Introducing Daya Feldwick our New Community Network Co-ordinator
As a long term supporter of Planning Democracy I am proud to join their experienced team and I am extremely excited to be working towards developing the peer support network and contributing to campaigning for change in national policy. I am passionate about local democracy and peoples’ voices being heard and it is my firm belief that local communities must become more organised and more strategic when it comes to how we engage with the unequal planning system. There is far too much time and effort spent working on numerous plans and engaging in endless consultations only for communities to be completely ignored and the developers to get their own way. My experience and knowledge of other communities has led me to the conclusion that the planning system is loaded in the developers’ favour and the current con-insult-ations are not encouraging community engagement; if anything I have seen that the process stresses people out as their contributions are disregarded and sometimes whole communities are left feeling totally disempowered as a result.
My first experience of how this planning system works was when my family and I moved to Midlothian and rented a cottage which was in the middle of a planning dispute. The local residents wanted an old cemetery to be extended but were told that the ground was not stable enough. However, a planning application for 60 houses on the same site was submitted and despite the supposedly valid objections (the ground not being stable apparently!?) it was consequently passed on a repeat application for 56 houses. So I quickly learned that the ground is stable when it suits and when there is money to be made.
Through my various jobs as a Community Education worker I have been involved with a variety of community projects, from youth work to gardening. But my skills in community work have also been used in my involvement in a variety of environmental and social justice issues. No matter what the issue or campaign was about they all had one thing in common – the planning system. I have been involved with many groups and individuals fighting their causes such as the A701 road campaign, Stop Cauldhall Opencast and the latest and still ongoing Save Damhead’s Greenbelt & Save Jim’s Farm. This helped me acquire first-hand knowledge of the planning system and community engagement, especially the struggle and stress involved in responding to consultations and planning applications and also the frustration that arises from all of this effort being wasted.
For the past two years I have been involved in the development of Midlothian’s network of groups and individuals participating in the planning process that started to support each other when responding to the Local Development Plan and SES Plan consultations. In time I began to spend more energy on supporting the Damhead Neighbourhood Action Plan. This I saw as a way for the community not just to be reacting and objecting but trying to constructively engage with the process. But after this process I began to realise that they are still being ignored, despite their efforts to be proactive, collaborative and positive. It seems it is hard for communities to win.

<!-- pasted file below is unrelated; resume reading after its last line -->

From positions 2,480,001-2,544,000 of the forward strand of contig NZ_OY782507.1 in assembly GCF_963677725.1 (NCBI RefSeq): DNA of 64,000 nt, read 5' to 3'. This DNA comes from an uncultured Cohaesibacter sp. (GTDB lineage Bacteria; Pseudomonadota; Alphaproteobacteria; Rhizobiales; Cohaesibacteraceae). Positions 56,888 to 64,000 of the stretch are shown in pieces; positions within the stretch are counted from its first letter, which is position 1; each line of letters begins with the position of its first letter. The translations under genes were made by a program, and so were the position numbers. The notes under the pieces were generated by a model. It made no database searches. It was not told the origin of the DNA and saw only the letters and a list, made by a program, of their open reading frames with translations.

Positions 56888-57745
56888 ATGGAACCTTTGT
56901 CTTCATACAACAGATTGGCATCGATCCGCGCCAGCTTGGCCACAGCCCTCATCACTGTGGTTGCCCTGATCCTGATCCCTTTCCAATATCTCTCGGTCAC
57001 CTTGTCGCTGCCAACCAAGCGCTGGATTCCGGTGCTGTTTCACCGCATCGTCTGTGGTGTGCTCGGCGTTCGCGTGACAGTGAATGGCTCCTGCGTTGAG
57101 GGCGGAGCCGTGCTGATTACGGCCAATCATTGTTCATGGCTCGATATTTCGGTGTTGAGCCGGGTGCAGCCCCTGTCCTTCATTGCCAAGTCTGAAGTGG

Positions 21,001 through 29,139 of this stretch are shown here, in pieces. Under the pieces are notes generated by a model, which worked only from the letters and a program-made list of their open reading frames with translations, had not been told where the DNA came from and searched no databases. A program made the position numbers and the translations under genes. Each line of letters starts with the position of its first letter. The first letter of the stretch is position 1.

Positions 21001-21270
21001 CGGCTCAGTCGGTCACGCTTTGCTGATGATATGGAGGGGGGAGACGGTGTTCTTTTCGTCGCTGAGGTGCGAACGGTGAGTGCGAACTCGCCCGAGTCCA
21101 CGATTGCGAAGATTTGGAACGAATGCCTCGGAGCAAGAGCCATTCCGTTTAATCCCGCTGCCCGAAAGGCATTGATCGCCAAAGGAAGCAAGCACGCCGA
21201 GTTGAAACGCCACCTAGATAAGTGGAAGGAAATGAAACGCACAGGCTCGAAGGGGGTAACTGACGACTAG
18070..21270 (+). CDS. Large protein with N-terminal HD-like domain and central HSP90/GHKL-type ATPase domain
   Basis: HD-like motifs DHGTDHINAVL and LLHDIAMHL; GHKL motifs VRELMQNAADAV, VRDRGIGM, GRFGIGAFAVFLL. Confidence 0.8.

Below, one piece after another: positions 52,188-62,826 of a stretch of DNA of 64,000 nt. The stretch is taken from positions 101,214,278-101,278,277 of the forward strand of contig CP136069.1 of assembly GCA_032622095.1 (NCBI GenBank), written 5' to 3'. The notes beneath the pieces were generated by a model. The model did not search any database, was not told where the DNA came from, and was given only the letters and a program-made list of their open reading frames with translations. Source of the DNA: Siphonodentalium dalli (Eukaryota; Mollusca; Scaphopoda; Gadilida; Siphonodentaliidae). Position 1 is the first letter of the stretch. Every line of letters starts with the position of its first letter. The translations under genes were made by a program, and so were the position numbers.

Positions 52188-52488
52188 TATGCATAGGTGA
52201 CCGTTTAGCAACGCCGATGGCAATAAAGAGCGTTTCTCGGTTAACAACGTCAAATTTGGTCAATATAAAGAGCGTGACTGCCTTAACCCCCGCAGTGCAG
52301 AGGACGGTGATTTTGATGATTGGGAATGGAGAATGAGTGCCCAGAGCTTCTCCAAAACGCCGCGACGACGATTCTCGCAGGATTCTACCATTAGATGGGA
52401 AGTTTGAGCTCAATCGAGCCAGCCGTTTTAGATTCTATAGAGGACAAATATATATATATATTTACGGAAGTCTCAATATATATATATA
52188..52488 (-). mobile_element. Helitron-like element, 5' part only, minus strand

Midlothian has been identified as an advanced area with 15 Neighbourhood Action Plans in various stages of development across its 16 Community Councils. However, these plans are only as good as any resulting action, which is not always forthcoming. At the last months’ workshop ‘Making Planning Work for Communities’ we heard disappointment from the people involved in their Neighbourhood Plans despite all the time, effort, and even the Council support in most cases, only results in a glossy brochure and crushed hopes and dreams. Now it has become clear that this ‘frontloading’ is not working and the system needs to change. At the very least the system needs serious improvement in order to recognise the communities’ aspirations as being equally legitimate as the developers’ and to reconcile both with the variety of national priorities. Planning Democracy is now looking at Midlothian as a case study to explore how this can be achieved so watch this space for some interesting updates.
In the meantime, I will be using my experience to develop and support the nationwide Community Peer Support Network. This will involve contacting people and building a database of volunteers who are willing to share their experiences of planning, so some of you will hear from me very soon. I will also be gathering examples from different community struggles and any experiences that we can learn from in order to help us campaign for a much needed change in national planning policy. In addition to this over the coming months I will be busy developing resources and helping with the online forum. One of the more challenging tasks being undertaken is the recruiting, training and supporting of the Equal Rights of Appeal champions across Scotland to take forward the ERA campaign in their local areas. After reading in the last PD blog about the great work that has already been started by Mike in Aberdeen I’m confident that it will be a great success. I am really looking forward to working with you all and coming together to build the network. Community power!
If you want to contact Daya to become a Planning Democracy Community Champion please email her at firstname.lastname@example.org or go to our facebook page and leave a message (planning democracy) or tweet her a message @plandemoc or you can write her a letter c/o Planning Democracy 5/1 Victoria St, Edinburgh EH1 2HE